“He had had much experience of physicians, and said ‘the only way to keep your health is to eat what you don't want, drink what you don't like, and do what you'd druther not.’”
Following the Equator
Like most people, I want to be healthy. And like many, I turn to the Internet on occasion to find out how to do it. All goes well at the beginning, but after awhile I start to get a creepy sense that something’s backwards. Everywhere I look, people are telling me what not to do. In fact, much of the advice sounds like the nagging of a stern moralist:
- don’t sit, don’t slouch
- don’t smoke
- don’t eat grain, gluten or sugar
- don’t eat dairy
- don’t expose yourself to toxic chemicals, endocrine disruptors or electromagnetic radiation
- don’t work too hard or get stressed
- don’t get socially isolated
- don’t stay up late
Health is beginning to sound like it’s mostly a matter prohibition. In fact, much of the advice that’s dispensed in the name of health sounds suspiciously like a set of commandments issued by a religious authority. Thou shall not eat grains. Thou shall not eat sugar. Thou shall not be sedentary.
Health zealots are passionate about telling other people what not to do; their favorite word seems to be “no.” If people would just follow their prohibitions, the challenges of obesity, diabetes, depression and lifestyle disease would simply disappear, so they say.
But where did this negative attitude towards health and life come from? Surely it wasn’t a central theme in the Paleo. There were taboos to be sure: Don’t eat this plant. Don’t commit incest. Don’t anger the ancestors. But still, most of one’s energy would have gone into exploration, finding food and avoiding predation. Health was more about doing than not-doing.
The most obvious problem with prohibition is that it tends to suck the joy out of life. Assaulted by don’ts, we begin to feel boxed in, constrained and grumpy. This saps our energy and dilutes our zest for living.
But the biggest downside of lifestyle prohibition is that it backfires. As soon as we prohibit something, we turn it into a forbidden fruit with powerful seductive qualities. Mark Twain knew this tendency well. In The Adventures of Tom Sawyer, he described Tom’s reaction when a temperance movement came to town and made him promise to give up smoking and swearing:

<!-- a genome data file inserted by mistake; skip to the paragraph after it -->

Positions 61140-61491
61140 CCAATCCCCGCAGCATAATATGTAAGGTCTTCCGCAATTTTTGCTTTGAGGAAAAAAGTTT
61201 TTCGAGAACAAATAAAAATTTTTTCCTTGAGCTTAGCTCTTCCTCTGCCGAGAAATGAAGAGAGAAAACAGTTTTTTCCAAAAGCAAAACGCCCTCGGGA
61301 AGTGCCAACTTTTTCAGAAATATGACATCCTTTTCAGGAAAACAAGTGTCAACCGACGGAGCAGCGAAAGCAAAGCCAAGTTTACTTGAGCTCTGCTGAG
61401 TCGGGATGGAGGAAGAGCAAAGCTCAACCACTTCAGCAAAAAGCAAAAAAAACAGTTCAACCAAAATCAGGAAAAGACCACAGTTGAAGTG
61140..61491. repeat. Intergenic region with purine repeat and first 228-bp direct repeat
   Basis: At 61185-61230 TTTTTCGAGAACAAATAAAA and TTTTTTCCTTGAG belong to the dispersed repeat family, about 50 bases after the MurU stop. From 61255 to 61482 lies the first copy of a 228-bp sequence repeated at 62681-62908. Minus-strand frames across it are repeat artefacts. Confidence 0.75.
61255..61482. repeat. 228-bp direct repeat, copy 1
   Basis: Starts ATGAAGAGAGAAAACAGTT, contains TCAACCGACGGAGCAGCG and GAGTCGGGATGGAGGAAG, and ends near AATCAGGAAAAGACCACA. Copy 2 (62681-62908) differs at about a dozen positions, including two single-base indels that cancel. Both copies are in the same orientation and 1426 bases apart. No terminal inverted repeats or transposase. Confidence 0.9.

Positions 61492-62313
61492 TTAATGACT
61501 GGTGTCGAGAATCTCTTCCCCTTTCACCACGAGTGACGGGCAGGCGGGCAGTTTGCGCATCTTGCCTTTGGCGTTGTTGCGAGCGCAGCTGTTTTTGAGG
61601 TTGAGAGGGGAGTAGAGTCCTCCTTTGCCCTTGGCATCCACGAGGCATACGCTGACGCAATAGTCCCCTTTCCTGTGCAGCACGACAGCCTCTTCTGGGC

“Now he found out a new thing–namely, that to promise not to do a thing is the surest way in the world to make a body want to go and do that very thing.” Suddenly, Tom wanted to smoke and swear."
It works the same way for all the forbidden fruits. Tell me that I shouldn’t eat gluten and the first thing I want to do is cook up a stack of pancakes. Tell me that I shouldn’t consume sugar, the next thing I want to do is cover those pancakes with syrup and whipped cream. Even more to the point, I just don’t like being told what not to do. I am a wild animal, a creature of the Paleo, and I push back against anyone who would tell me how to live.
Prohibition turns the quest for health into an epic battle with the forces of temptation. Like Ulysses, we feel the need to tie ourselves to the mast of the ship so that we may resist the seductions of the modern world. But this only increases our stress. Even worse, success can only be measured only in terms of things that don’t happen, temptations that we don’t succumb to, events and experiences that don’t take place.
In this paradigm, health is nothing more than a matter of willpower and a powerful prefrontal cortex. If you’ve got good inhibitory circuits in your brain, you’ll be able to keep your impulses in check and in turn, be healthy. But this all sounds so onerous and so dull. I don’t want to succeed in health and life by virtue of things I don’t do, I want to actually enjoy, create, explore and celebrate.
We’d do a lot better if we got serious about the upsides of health and life. Instead of offering up long, dreary lists of prohibition, how about offering some dos for a change? How about telling our clients, patients and each other to simply try this…
- play more, especially on natural terrain
- eat real food and enjoy it
- challenge your body with gravity and momentum
- go outdoors and expose yourself to natural light
- expose yourself to challenge and risk
- find something that you love and do that thing
- follow your curiosities
- touch other people, have lots of sex, build oxytocin levels
- find something to laugh about
- create something interesting, valuable and meaningful
The beauty of this positive approach is that it removes us from the battlefield of temptation. Now the focus of our attention is on the things we are trying to create; the lure of the possible becomes far more interesting than the prospect of failure. If you’re in love with your art, there’s no big need for willpower. You’re more interested in making something happen than in avoiding the traps along the way.
Suddenly, health begins to feel a whole lot healthier.